I have the Raspberry PI 3A+ working with Python 3 when I use USB to USB. I can use ardSerial.py to send commands. So I know I have the software setup correctly on the Raspberry PI and that the Nyboard responds.
I have soldered the 2 x 5 socket on and when I connect this way, the commands do not work. It seems to upload them, but never comes back from the operation.
minicom connection is similar - no errors - but no response upon connecting.
The Raspberry PI fires up and I can access it when connected this way - so at least the power is working.
Suspecting a possible bad solder job, I have remelted the solder joints to reset them - did not help. I have 1 wire disabled, serial port enabled per the instructions (but I think if I had this wrong it would show up in the USB to USB test?) I bent the 6 pin programming connector 180 degrees to connect both the computer and the Raspberry PI to troubleshoot. When I send commands from the Pi, the serial monitor on the usb port is not seeing anything and it just hangs forever. Things I'm wondering about: Question 1: I have reloaded Bittle's WriteInstinct in the past - is it possible that there is a missing library (even if it works via USB - seems unlikely).
Question 2: Is there any way to diagnose a bad pin from either side? Question 3: Putting a new 2 x 5 on the board would be challenging for my desoldering skills - would anyone here suspect the connector block itself? Question 4: I am using the /dev/ttyAMA0 port - but that port is present even when the Pi is not connected to the Nyboard. Does that sound right or indicate a hardware problem? FYI I have all my code in a Git repo that I will make public. With a single curl command you will be able to download and configure all that I've done. Once it's working I will share!
There's only one hardware serial port on atmega328p, so you can only use one port at one time.
Since I was waiting on the hardware to solder I got started on getting bluetooth working before attempting GPIO - so maybe my path is due to enabling bluetooth? Do you know if the GPIO should work with the miniUART and not have to swap it to Bluetooth (assuming bluetooth is enabled) ?
Thanks for the updates. We never digged that deep and a new Pi always works with our simple configurations.
I guess some undefined serial commands during the reconfiguration caused a bug in the NyBoard's program, thus it requires rebooting.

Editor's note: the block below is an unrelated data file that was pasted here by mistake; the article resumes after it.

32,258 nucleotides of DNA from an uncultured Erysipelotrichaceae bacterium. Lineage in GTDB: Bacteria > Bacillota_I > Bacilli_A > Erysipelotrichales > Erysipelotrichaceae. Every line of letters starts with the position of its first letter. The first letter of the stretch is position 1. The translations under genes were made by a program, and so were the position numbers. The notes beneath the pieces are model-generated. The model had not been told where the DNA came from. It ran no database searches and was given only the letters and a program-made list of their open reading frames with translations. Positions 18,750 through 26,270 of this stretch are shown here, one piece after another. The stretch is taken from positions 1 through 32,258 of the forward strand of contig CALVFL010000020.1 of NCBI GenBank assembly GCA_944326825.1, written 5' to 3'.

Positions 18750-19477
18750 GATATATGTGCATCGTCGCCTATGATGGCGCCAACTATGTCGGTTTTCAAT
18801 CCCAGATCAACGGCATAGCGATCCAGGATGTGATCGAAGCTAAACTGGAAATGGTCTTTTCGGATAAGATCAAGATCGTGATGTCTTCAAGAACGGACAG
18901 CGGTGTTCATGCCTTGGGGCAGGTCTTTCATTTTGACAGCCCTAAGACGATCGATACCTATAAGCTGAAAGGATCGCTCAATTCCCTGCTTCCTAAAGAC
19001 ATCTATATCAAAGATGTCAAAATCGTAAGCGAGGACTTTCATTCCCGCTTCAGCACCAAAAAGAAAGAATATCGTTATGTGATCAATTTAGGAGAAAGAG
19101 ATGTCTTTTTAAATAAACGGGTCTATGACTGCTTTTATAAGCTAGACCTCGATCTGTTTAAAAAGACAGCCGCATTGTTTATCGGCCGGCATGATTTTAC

One other interesting thing. Almost none of the many, many configuration changes I made to the raspberry pi requires rebooting the Nyboard (some do require rebooting the PI). If, however, the raspi-config setting for "Would you like a login shell to be accessible over serial?" is Yes or changed to yes and then changed to No - rebooting the raspberry pi is not enough - the nyboard is unresponsive until it is rebooted as well.
Ok I did a build from scratch and it would not work and had the same behavior where ardSerial would seem to delay for a very long time before failing. I exported installed packages lists and compared them for differences, /boot/config.txt, /boot/cmdline.txt. I compared raspi-configs. Finally, adding either `dtoverlay=disable-bt` or `dtoverlay=miniuart-bt` to /boot/config.txt fixes it. Since I also want a bluetooth audio connection I use the later so that just the UART switches. The weird thing - is my original build does not have `dtoverlay=miniuart-bt`, but it works. I'm wondering if I found another way to configure the UART swap while struggling to get the original working build going.
Even if I did, this seems like the most self-documenting way to do this. I am going to do another build from scratch to verify I know how to go from off the shelf Raspberry Pi to working - including Bluetooth Audio.
It's working now - not exactly sure why - but that's OK because I am prepping other SD cards from scratch to learn exactly what is needed. Thanks for all your help!
I have the controller port bent backwards and use leads to connect it to the usb board when controlling it with usb so that it can be mobile even when usb connected. The controller port pins are protected by tape from shorting on the USB port edge on the Pi.
The pictured configuration is how I've been trying to get the GPIO serial to work.
I was having problems with ardSerial and python so I have python3 configured and I'm using the version of ardSerial from this pull request: https://github.com/PetoiCamp/OpenCat/pull/11 But as I noted it works perfectly this way over the USB interface.